Over the next two weeks, Next City will unroll short profiles of 77 people, places and ideas that have changed cities this year. Together, they make up our 2012 Disruption Index. Forefront subscribers can download the Index in full as a PDF, complete with beautiful designs and graphics by Danni Sinisi. Readers who make a $75 donation to Next City will have a full-color printed copy of the Index mailed to them.
Born in the U.S. but raised in Nigeria, writer Teju Cole splits his time between Brooklyn and Lagos, where he’s currently at work on a non-fiction narrative about the African megacity, one of the most dynamic in the developing world. But in the course of researching this work, Cole was struck by the amount of small but no less significant stories of life in Nigeria’s fastest-growing metropolis — the deadly collapse of a bus station latrine, for example, or the mother with only daughters who steals a son from the hospital. These tidbits of strange news wouldn’t necessarily fit into a book, but they still say something about the city and how it works. And so Cole shares them. In super-short prose, Cole brings these stories to a wider audience through his Twitter feed, twisting the amusing, the absurd and the frustratingly sad.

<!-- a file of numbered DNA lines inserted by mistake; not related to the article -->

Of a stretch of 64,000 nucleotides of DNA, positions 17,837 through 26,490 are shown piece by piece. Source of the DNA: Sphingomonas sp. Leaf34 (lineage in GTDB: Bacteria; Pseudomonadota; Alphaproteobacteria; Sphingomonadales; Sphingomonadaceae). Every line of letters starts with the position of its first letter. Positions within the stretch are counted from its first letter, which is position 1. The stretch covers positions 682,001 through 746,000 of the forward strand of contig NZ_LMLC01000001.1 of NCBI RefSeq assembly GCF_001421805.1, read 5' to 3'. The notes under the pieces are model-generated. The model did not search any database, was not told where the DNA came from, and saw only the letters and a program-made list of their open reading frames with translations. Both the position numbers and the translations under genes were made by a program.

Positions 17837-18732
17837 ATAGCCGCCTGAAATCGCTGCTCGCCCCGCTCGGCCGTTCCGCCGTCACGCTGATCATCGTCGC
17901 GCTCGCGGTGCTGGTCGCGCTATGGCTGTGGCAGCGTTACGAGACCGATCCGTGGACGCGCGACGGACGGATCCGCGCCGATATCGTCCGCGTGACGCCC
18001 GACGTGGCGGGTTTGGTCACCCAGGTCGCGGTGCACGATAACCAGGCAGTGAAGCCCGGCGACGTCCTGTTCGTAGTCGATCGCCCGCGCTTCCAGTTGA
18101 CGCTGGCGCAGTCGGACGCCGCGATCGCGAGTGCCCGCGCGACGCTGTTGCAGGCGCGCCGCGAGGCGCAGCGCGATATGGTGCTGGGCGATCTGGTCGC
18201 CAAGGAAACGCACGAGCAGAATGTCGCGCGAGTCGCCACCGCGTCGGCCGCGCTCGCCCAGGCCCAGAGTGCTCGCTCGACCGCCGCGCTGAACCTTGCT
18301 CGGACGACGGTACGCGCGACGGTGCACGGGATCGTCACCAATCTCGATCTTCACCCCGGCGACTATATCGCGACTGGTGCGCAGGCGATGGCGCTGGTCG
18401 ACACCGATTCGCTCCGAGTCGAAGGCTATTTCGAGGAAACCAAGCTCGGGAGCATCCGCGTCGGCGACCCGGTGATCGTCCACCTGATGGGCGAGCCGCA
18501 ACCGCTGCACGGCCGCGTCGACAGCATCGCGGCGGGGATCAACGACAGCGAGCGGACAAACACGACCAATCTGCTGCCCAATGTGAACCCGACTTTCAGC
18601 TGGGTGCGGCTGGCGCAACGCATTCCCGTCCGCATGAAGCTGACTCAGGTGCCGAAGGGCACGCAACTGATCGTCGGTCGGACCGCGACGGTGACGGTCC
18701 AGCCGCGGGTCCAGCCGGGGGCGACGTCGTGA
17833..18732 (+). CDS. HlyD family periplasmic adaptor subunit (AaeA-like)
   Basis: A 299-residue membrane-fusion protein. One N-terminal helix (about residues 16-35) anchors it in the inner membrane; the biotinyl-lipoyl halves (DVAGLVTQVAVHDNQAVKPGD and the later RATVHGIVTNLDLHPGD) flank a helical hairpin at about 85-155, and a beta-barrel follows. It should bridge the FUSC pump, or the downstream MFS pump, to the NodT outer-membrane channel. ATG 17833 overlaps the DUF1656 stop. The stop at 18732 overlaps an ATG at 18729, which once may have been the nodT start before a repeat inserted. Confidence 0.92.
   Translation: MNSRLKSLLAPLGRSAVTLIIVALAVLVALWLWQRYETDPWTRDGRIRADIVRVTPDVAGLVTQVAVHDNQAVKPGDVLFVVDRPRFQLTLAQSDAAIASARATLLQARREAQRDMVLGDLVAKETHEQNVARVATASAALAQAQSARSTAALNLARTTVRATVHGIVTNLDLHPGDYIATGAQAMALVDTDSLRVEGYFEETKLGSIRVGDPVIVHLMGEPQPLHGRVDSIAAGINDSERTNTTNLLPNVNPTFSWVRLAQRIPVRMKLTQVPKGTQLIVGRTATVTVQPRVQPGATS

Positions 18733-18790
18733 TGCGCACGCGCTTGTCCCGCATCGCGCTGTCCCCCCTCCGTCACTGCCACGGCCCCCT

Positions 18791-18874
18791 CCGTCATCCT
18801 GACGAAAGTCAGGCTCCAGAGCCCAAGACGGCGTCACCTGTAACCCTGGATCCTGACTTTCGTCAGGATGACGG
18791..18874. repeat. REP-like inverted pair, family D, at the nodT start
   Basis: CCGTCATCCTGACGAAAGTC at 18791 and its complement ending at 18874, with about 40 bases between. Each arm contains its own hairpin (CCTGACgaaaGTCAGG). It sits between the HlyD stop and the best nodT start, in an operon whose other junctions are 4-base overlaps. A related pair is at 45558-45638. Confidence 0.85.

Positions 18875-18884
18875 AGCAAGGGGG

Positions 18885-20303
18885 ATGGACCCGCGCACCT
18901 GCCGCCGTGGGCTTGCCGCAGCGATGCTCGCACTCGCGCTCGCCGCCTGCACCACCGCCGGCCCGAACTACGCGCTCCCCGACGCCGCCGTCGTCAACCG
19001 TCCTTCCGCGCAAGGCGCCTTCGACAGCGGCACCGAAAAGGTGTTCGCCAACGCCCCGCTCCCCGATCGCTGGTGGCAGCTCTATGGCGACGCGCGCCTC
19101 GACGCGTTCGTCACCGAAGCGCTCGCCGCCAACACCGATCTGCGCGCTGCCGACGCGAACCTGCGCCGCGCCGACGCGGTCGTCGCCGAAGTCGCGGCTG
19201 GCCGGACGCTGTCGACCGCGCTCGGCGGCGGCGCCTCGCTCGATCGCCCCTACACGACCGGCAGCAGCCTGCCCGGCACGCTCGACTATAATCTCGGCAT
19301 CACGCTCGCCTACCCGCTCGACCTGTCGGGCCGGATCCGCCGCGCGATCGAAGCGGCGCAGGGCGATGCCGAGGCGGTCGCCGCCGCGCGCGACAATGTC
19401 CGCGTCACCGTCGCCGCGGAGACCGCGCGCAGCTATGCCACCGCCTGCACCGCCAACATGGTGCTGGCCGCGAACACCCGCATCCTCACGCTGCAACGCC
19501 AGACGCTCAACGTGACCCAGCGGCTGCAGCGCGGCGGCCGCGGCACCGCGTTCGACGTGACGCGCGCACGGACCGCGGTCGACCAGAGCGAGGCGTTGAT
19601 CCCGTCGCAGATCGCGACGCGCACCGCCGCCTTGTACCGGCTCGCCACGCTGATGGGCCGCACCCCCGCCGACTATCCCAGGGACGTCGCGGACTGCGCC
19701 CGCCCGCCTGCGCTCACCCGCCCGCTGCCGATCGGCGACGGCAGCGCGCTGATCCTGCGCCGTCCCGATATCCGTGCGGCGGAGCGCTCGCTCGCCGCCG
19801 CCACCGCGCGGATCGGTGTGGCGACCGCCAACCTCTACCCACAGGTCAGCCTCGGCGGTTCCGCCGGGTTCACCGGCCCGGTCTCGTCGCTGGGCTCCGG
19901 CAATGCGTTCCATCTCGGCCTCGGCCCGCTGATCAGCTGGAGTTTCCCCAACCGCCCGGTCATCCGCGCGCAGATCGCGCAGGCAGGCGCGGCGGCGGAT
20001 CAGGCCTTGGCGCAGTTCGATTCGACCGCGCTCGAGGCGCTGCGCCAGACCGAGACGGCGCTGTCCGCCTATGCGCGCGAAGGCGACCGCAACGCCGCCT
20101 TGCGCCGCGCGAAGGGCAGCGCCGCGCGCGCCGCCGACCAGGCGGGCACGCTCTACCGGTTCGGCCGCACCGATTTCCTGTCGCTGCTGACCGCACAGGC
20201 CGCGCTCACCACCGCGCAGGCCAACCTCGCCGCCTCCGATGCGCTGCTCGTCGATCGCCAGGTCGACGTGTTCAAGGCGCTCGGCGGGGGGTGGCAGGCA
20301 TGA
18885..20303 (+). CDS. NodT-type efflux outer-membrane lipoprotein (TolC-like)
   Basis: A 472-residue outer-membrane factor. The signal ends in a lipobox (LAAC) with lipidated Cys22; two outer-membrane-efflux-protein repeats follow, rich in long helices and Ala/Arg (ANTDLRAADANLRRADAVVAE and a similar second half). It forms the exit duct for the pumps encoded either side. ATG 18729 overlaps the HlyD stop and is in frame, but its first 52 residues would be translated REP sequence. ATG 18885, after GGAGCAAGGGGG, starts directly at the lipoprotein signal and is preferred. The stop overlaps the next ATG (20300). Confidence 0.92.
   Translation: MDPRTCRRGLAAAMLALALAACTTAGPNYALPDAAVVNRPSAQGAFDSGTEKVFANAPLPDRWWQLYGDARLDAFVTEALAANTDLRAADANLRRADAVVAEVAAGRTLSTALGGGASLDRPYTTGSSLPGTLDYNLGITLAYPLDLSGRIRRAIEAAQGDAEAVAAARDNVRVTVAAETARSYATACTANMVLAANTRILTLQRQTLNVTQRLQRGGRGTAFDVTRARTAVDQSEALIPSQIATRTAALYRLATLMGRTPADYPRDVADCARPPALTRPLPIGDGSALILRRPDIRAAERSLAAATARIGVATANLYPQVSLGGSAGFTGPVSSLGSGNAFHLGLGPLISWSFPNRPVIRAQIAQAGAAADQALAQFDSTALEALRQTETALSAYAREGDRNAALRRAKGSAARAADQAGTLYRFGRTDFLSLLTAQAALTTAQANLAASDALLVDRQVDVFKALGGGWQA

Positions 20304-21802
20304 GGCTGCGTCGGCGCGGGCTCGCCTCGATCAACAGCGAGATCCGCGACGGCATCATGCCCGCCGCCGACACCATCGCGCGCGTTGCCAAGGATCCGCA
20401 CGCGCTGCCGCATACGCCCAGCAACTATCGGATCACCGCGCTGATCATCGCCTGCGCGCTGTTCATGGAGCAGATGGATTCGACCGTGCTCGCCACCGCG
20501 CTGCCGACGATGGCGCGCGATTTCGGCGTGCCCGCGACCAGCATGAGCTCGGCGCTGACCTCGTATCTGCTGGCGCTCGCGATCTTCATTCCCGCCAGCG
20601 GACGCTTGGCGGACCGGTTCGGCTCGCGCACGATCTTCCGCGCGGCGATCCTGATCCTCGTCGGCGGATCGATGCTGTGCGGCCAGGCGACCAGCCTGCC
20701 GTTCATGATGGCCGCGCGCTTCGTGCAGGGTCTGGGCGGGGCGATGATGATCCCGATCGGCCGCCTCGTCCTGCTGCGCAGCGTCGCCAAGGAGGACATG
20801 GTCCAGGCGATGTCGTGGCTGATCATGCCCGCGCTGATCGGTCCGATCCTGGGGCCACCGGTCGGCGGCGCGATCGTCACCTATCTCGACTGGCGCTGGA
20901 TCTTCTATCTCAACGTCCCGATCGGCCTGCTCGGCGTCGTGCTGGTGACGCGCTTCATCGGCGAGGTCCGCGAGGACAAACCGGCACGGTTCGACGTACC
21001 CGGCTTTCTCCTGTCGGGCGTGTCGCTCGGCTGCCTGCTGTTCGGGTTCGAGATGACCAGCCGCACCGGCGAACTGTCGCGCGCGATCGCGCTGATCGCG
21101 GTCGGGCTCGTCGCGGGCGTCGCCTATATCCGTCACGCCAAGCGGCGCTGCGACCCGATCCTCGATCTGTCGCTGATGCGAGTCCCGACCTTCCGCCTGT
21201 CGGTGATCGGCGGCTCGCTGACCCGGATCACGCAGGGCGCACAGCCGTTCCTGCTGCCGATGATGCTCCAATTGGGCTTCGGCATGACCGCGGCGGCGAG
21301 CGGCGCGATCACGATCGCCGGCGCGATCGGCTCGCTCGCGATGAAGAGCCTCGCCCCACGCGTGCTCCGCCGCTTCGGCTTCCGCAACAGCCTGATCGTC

Here’s an example:
Judging by his most recent work, the award-winning novel Open City, Cole’s forthcoming book on Lagos is sure to please. In the meantime, his tweeted snapshots of the bizarre and mundane offer a curated and pointed view of Lagos that illuminates some of the world’s most pressing urban issues.
Nate Berg is a writer and journalist covering cities, architecture and urban planning. Nate’s work has been published in a wide variety of publications, including the New York Times, NPR, Wired, Metropolis, Fast Company, Dwell, Architect, the Christian Science Monitor, LA Weekly and many others. He is a former staff writer at The Atlantic Cities and was previously an assistant editor at Planetizen.